2013: Advent Computing: Compilations

by on December 7, 2013

A computer will take a sequence of numbers and interpret them as instructions. It has to – a computer can only store numbers, and the meaning of those numbers (that they’re instructions the computer should perform, rather than, say, ingredient weights for baking a cake) comes from their context.

But writing a program just by writing the numbers is hard, and even the assembly language mnemonics only help a bit, so we turn to “compiled” languages.

A compiled language is a language for writing programs (which are just those lists of numbers, remember) in something that’s a bit easier to read and understand than assembly language, and provides a selection of more useful features.

One useful feature of a compiled language, as mentioned yesterday, is that it’s often “platform independent”. That is, given some program written in a compiled language, and the write compiler to convert it, you will be able to have it translated into a variety of different machine languages depending on the computer that will run the program. This is often referred to as “portability”; the program written in the compiled language can be ported and compiled onto different computers.

Perhaps more useful is the idea of variables and classes. Say I’m writing an architecture program, and want to store the length and width of a kitchen. In an assembly language, I’d need to find some memory addresses I can use, store the measurements at those memory addresses, and refer to those memory addresses whenever I wanted to check the lengths. If, however, I use a compiled language, I can store those measurements as, say “kitchen-length” and “kitchen-width”, and just use those names whenever I want to check the size of the room; the compiler will look after finding and using suitable memory addresses. The machine language version produced by the compiler will still worry about memory addresses, but I won’t need to.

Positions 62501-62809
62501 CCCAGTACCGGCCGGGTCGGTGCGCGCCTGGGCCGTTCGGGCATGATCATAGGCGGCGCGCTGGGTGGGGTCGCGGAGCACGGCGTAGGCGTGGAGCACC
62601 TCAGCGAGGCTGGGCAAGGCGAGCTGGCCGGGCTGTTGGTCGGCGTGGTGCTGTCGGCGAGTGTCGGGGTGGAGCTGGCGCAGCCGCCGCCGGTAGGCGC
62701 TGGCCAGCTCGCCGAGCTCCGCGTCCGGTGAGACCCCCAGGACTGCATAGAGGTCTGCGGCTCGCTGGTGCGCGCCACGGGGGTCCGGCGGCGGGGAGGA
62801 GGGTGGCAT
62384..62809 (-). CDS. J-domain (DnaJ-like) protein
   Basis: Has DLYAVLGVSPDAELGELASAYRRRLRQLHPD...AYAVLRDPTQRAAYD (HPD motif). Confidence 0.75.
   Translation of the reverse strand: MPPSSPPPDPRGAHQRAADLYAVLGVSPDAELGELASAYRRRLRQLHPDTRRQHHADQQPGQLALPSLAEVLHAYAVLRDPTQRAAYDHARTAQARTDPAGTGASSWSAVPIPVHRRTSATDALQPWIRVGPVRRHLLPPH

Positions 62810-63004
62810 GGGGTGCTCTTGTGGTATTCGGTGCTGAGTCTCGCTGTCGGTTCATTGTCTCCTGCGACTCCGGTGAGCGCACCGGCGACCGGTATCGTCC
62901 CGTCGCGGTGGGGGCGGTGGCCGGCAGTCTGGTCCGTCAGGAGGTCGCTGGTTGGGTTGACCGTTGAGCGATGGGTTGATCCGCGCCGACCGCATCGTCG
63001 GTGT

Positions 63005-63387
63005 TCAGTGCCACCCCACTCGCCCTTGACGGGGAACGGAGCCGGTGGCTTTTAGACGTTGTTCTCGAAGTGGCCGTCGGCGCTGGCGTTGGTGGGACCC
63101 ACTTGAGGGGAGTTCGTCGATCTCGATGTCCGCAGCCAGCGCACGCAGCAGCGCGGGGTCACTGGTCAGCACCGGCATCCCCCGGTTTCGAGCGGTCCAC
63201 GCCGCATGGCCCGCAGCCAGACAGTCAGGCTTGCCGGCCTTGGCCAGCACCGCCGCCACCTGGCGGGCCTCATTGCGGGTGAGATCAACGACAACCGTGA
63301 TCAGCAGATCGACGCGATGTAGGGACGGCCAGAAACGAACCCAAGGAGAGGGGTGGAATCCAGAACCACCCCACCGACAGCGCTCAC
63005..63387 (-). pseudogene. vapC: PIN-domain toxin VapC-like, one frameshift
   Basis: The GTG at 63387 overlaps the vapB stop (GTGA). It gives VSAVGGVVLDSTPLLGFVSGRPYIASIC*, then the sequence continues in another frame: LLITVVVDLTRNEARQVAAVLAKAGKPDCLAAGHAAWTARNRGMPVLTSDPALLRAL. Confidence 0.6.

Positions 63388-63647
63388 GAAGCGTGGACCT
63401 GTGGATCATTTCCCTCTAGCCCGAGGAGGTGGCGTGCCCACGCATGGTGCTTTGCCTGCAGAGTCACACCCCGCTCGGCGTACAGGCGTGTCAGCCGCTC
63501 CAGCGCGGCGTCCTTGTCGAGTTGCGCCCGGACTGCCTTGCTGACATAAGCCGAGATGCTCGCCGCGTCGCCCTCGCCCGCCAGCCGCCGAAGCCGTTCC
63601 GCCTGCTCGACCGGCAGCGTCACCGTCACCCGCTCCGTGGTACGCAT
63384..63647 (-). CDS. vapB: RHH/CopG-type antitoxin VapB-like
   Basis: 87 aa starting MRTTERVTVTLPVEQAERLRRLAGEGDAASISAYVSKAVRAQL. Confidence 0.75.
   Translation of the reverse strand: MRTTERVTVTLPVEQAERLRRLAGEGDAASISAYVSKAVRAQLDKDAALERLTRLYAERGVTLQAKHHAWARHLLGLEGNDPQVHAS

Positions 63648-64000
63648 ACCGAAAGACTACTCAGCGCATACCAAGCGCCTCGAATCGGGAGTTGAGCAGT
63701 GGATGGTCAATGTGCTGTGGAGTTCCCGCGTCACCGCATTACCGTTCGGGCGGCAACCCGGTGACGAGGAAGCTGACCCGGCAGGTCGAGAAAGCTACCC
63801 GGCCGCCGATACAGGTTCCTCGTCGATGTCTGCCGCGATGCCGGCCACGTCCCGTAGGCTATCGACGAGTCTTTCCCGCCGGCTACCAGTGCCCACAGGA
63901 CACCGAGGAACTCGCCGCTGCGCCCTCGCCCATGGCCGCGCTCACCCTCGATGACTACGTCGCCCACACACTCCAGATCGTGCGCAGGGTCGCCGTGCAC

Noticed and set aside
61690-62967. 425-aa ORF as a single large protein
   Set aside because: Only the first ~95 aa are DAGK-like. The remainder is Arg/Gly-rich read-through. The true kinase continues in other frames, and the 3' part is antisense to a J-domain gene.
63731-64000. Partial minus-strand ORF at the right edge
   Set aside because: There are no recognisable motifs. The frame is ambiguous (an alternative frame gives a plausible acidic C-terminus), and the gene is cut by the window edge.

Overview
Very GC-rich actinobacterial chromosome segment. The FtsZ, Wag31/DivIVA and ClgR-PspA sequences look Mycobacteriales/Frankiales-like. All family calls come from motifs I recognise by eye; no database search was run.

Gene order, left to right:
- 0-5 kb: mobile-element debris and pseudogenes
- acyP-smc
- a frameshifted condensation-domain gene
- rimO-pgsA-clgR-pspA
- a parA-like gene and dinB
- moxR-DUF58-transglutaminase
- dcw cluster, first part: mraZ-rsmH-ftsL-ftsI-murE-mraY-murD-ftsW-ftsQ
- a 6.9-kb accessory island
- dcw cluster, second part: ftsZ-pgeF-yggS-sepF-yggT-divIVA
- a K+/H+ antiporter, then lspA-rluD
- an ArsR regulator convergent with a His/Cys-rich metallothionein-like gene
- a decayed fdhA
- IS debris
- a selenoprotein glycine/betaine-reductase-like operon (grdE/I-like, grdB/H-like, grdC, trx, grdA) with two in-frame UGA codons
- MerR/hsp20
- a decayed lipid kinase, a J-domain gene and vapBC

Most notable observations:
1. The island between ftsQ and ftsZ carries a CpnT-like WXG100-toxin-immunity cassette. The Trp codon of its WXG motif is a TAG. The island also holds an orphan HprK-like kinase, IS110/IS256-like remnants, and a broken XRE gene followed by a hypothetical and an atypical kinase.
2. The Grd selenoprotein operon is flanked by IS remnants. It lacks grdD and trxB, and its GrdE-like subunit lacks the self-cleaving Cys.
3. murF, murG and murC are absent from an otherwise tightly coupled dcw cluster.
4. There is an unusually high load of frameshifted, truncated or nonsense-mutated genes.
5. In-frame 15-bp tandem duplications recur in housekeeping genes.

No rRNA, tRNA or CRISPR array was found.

Once variables exist, the compiler can start doing lots of clever tricks. For example, if I were to write, in my compiled language, about what a “room” is, I could create a variable for the kitchen, and the compiler would know it would need a width and a length, and may even let me tell it that multiplying those two numbers would give me the floor area. At which point I can create the bedroom and the bathroom as new “instances” of the room “class”, and not have to worry about handling working out the area of those rooms separately to my kitchen.

The compiler could also warn me about, say, trying to add the area of one room to the length of another, because that’s unlikely to be something I’d want to do. An assembler wouldn’t be able to do this, since it wouldn’t have sufficient context to know that the number in one bit of memory is in metres, while the number in another is square metres (or degrees kelvin or tonnes of apples or some other obviously incompatible number).

Finally, a compiler will often do some cunning tricks as it turns the program you wrote in your compiled language into the machine language for your computer. As a simple example, if your program only runs a particular bit of code when some bit of memory is above 42, and the compiler can analyse the program and see that memory will never get above 27, it could simply skip that bit of your compiled language, meaning your program is smaller and faster. These tricks can be complicated, but a lot of research goes into making sure they’re not going to be used incorrectly, and they can have a substantial impact on how quickly a program runs.

Of course, both assembled and compiled languages need an assembly or compilation step to turn them from whatever the programmer wrote to something the computer can run. Not all languages are like that, and “scripted” or “interpreted” languages, which can bypass that step entirely, are on the plate for tomorrow.

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